The pace of progress will be determined by incumbent organisations; until they are fully on board, investors of long-term patient capital will need to remain patient
Asset monetisation is not a new idea—neither in concept nor in execution. Several people in the government, and investors, have long argued that PPPs need not be limited to new-build infrastructure, and that there is significant efficiency improvement potential in the government’s operating assets. Over the last decade, several operating asset transactions have been brought to the market, and some have been successfully awarded. The discussion became mainstream in the last five years, as global investors continued to be desperate for cash-flow generating assets, and the government could not make construction risk financeable.
Several road-shows have been held to market the investment opportunities in the government’s operating assets. The last one was in February 2021, which was addressed by the Prime Minister, and sought feedback from investors and experts. Against this background, the key question in the minds of investors is when will the promised wave of investment opportunities hit the market?
A key reason for the long lag between announcements and actions is the resistance from incumbent organisations, which like living beings, have a pathological need to continue to exist and expand. Success of the National Monetisation Pipeline (NMP) will critically depend on the extent to which the Department of Investment and Public Asset Management and the NITI Aayog have been able to convince the relevant PSUs to be invested in the success of the programme.
Precedent is an indicator of this, and is a strong argument to address issues that arise during project preparation. So, roads and airports included in the NMP could reach transaction stage fairly quickly. The next set of six airports has been under preparation for some time. Kolkata and Chennai airports have seen stiff internal resistance to privatisation in the past; they would be a test of how much that hurdle has weakened. The sale of the Airports Authority of India’s minority stake in the DIAL and the MIAL may not see as much internal resistance, but investor interest would depend on how the ‘right of first refusal’ with the majority shareholder is addressed.
Coal mine auctions are under way. Telecom tower business is well established, and the incumbents have become marginal players in the sector now. PPP in terminals in major ports has nearly two decades of history, which could weaken resistance from the unions. This second set includes sectors that have a competitive market, and pricing of output does not need to be regulated. Thus, this is one less area where the incumbents could drag their feet.
Similar to ports, renewable energy and hydropower plants will attract high level of investor interest considering they will have PPAs and pre-approved regulated tariffs. Hydropower plants will become more valuable as the proportion of renewable energy increases in the grid. There could be merit in reconsidering to what extent hydropower plants should be retained in a manner so that they can be used by the grid operator.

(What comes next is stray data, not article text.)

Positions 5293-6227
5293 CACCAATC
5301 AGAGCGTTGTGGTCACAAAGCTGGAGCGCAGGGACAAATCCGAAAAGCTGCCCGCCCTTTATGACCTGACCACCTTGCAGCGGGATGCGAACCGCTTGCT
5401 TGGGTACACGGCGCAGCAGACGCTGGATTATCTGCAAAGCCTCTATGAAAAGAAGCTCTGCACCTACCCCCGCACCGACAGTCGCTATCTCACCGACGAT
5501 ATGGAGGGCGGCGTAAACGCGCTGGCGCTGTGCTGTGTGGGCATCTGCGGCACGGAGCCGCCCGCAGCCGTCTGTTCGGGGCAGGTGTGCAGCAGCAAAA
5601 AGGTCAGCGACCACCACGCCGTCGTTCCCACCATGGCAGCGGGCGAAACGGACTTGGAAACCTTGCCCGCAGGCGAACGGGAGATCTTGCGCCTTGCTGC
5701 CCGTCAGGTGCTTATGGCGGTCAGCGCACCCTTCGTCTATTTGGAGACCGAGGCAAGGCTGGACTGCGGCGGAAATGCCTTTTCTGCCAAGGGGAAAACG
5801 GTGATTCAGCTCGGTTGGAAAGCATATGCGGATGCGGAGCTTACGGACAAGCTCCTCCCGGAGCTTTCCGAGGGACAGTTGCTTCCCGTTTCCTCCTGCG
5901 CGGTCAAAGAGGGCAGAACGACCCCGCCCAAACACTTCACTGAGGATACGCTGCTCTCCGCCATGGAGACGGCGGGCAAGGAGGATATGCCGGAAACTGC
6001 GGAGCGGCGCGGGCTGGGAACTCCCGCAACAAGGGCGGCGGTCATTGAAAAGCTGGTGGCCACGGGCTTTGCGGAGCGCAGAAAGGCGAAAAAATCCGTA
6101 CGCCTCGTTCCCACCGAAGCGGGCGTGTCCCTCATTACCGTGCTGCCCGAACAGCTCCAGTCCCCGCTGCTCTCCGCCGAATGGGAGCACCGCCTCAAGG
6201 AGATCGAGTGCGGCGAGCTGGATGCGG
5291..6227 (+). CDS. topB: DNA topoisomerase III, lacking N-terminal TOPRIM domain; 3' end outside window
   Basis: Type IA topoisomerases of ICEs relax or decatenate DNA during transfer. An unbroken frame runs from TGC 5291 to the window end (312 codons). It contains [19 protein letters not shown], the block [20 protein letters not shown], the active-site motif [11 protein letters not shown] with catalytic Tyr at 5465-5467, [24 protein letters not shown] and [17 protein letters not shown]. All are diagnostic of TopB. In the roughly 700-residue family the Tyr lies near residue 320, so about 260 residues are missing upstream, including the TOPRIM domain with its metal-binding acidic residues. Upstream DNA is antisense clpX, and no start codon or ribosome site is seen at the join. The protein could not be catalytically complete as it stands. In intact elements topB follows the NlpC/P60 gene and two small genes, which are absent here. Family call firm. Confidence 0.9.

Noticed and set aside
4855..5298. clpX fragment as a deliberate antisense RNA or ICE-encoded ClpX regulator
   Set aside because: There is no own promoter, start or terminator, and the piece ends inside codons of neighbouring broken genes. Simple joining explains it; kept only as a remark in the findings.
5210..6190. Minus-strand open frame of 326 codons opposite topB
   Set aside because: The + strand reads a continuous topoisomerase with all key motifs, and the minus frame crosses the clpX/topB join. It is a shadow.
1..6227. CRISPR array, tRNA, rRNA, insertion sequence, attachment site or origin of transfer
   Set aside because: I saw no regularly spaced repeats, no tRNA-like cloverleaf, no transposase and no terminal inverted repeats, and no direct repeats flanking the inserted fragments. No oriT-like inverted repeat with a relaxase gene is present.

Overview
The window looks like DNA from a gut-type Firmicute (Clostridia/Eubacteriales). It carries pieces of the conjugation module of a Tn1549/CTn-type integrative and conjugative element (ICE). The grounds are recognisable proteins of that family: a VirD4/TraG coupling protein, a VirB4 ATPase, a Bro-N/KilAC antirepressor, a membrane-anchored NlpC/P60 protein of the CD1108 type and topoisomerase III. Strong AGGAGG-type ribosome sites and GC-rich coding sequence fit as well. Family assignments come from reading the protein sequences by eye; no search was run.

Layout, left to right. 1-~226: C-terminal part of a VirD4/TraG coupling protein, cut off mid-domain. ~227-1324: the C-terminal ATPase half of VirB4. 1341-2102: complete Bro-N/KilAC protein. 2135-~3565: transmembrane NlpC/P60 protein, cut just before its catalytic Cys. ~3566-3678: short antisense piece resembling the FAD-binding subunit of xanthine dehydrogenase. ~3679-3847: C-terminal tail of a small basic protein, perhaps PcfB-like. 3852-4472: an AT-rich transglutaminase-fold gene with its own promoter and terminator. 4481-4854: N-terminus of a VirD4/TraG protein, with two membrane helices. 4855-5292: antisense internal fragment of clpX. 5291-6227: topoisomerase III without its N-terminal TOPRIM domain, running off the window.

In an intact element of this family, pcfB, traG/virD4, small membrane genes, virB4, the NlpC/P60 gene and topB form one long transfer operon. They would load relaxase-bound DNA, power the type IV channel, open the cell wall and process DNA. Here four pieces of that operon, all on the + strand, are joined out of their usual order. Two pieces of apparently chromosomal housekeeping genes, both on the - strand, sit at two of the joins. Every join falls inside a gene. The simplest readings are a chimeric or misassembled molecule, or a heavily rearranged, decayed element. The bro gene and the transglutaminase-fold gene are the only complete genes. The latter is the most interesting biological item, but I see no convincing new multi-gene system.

Though sports stadia and urban real estate would also not require price regulation, I have not included these in the second set. In the past, real estate transactions have struggled with issues like clarity on title, encroachment, etc. More importantly, there is often a reluctance to sign off on real estate transactions, considering the wide range of potential valuations. Addressing the real and imagined concerns in probity leads to adding conditions that make the project unattractive to high-quality bidders. The Jawaharlal Nehru Stadium transaction preparation had started some time ago, but has not been brought into the market yet. This transaction could well be the pathfinder for several similar projects.
Oil and gas pipelines are owned and operated by strong PSUs. Also, modifying the pricing regime and getting regulatory approvals for it are preconditions to transaction structuring. These could well take significant time to solve. The same would apply to warehouses and silos of the FCI, etc. The Railways has a history of half-hearted attempts at PPPs, which have either not succeeded at the bidding stage (most recently, private train operations), or the investors have run into trouble subsequently (as with private container train operations).
It is in the context of the third set that I worry about excessive emphasis on capital-raising as the objective of the asset monetisation programme. Most PSUs will argue that they can raise capital cheaper than the private sector SPVs. This is a valid argument since it is the additional efficiency brought by the private sector that justifies the higher cost of capital. Those who are pushed by the institutional mechanism (core group of secretaries for asset monetisation) will choose the InvIT route. This is under way in power transmission. While InvITs provide cash-flow generating assets to investors, they do not lock-in performance commitments from the investors. Thus, it provides a comfortable via-media to the incumbents and the investors, missing out on the opportunity to improve efficiencies. Going forward, these could also become hurdles in sector-restructuring; the prerequisite to creating competitive markets.
In conclusion, the pace of progress on asset monetisation will be determined by incumbent organisations, and their commitment to making these successful. Until the incumbents are fully onboard, investors of long-term patient capital will need to remain patient.
The author is an infrastructure specialist and co-founder, AskHowIndia.org